Every athlete may encounter a time in their career when they stop lifting, this could be due to injury, temporary loss of love/motivation for the gym, or even a forced resignation due to something like a job/moving/vacation.
In my opinion, one of the toughest parts of being a strength athlete is watching your strength and muscle gains wither away. With a recent knee surgery (ruptured quad), I’ve been doing a good amount of research on this topic, mostly for the mental struggle that comes with a forced leave under the bar (you’re not alone).
[Lacking motivation? Check out 5 Underappreciated Benefits of Lifting Weights.]
If you’re an avid strength athlete, then I have good and bad news. The good news, when you return to lifting you’ll re-coop faster and return to a similar point where you left off compared to a non-athlete with less previous muscle/neural adaptation. Conversely, the higher your training status, the faster it will decline due to lack of stimulus.
Below includes six things that happen to body when you stop lifting.
1. Loss of Strength
This factor is dependent on your lifestyle, previous training history, age, muscle composition (i.e.: fast:slow twitch ratios), and much more. For those who train at higher intensities, or have achieved the status of “elite”, they’ll unfortunately, lose strength faster than the non-lifter.
Why? It’s harder to maintain higher levels of strength without a continued stimulus. Think about it this way, elite status lifters are pushing new strength limits, which the body doesn’t naturally possess without that style of training.
Cessation of Training Completely
A study published in the Journal of Strength and Conditioning compared two groups of 46-healthy individuals who followed a 16-week training program. They followed the program with either 4-weeks of a tapered program, or the complete cessation of training. Researchers found that the group who completely stopped training lost around 6-9% of their maximal strength and their power output decreased by 14-17%.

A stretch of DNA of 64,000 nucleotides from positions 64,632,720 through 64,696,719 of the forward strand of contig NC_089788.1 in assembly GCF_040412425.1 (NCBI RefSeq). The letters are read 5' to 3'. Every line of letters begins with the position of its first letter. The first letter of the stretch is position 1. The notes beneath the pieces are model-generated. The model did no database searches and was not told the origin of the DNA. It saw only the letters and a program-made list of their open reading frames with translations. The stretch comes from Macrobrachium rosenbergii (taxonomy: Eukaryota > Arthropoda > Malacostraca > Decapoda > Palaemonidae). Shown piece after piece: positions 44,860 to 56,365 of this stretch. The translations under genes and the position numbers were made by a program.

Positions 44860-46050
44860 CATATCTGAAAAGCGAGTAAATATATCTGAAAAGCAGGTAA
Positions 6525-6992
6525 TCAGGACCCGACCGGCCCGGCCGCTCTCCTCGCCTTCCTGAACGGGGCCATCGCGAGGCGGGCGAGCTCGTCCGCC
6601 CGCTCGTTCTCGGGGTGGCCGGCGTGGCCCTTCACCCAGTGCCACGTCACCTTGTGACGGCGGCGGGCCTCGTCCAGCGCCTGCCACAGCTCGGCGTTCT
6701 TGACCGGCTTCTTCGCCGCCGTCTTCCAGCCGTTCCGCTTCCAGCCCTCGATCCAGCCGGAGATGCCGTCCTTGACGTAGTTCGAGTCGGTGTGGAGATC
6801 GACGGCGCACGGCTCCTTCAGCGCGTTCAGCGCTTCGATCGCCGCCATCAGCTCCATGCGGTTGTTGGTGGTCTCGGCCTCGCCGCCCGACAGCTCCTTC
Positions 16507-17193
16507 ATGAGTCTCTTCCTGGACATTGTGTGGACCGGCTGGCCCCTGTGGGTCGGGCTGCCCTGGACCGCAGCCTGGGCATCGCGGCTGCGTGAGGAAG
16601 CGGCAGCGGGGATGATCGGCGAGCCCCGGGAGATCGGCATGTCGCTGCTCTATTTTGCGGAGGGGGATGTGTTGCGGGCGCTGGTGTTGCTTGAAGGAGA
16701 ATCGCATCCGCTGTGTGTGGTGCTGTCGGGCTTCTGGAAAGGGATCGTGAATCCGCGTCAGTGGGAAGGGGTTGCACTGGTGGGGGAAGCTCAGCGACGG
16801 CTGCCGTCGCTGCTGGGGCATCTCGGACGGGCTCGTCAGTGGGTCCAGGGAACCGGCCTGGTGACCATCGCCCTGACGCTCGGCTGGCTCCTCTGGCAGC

The dropping of frequency or intensity, also known as detraining, will also cause strength loss, but to a much lesser extent. In 2011, researchers analyzed two groups of healthy individuals that followed either an endurance or resistance training program. Both groups performed their respective workouts for 24-weeks, then followed with a 24-week period of detraining.
Researchers found that body weight, body size, and cardiovascular fitness all returned to their baseline values (what individuals possessed at beginning of the study). Yet, the resistance training group maintained slightly elevated levels of strength and lean mass. This amount was very small, but it suggests that resistance trained individuals have a better chance of maintaining what they built before detraining (rejoice!).
Changes Due to Injury
From a research paper published in 2002, an overview was performed on three studies that looked at strength loss following skeletal muscle injuries. From the research, they looked at a total of 824 different muscles and drew conclusions from averaged data of the studies. Researchers suggested that muscular strength loss following an injury is due to three different categories including: damage to force generating mechanisms, failure to activate currently attached mechanisms, and a loss of force generating structures.
Their speculated timeline of strength loss shows that within the first couple days (1-2) of injury a muscle can lose around 50% of its previous strength. After, it steadily inclines as the muscle rebuilds and repairs. Additionally, contractile protein content declined by roughly 20% from 7-14 days of injury. As these two factors decrease, the protein degradation rate increases inversely by around 50% within the first week of injury. Although, from their studies the protein degradation returns to baseline around 14-days post-injury.
Two points to keep in mind from the above injury study. First, it was performed on rats, so the data may be different for human musculature. Second, there are multiple types of skeletal muscular injuries, so take this data with a grain of salt. It’s incredibly difficult to predict a specific individual’s suggested rate of strength loss/recovery.
2. Loss of Muscle Size (Muscular Atrophy)
The rate at which you’ll lose the hypertrophy, or size of your muscles, will also be heavily determined by the above physiological factors. From the study mentioned above in the detraining section, we can gather an idea of what to expect from muscular mass and body size when we experience a prolonged detraining periods.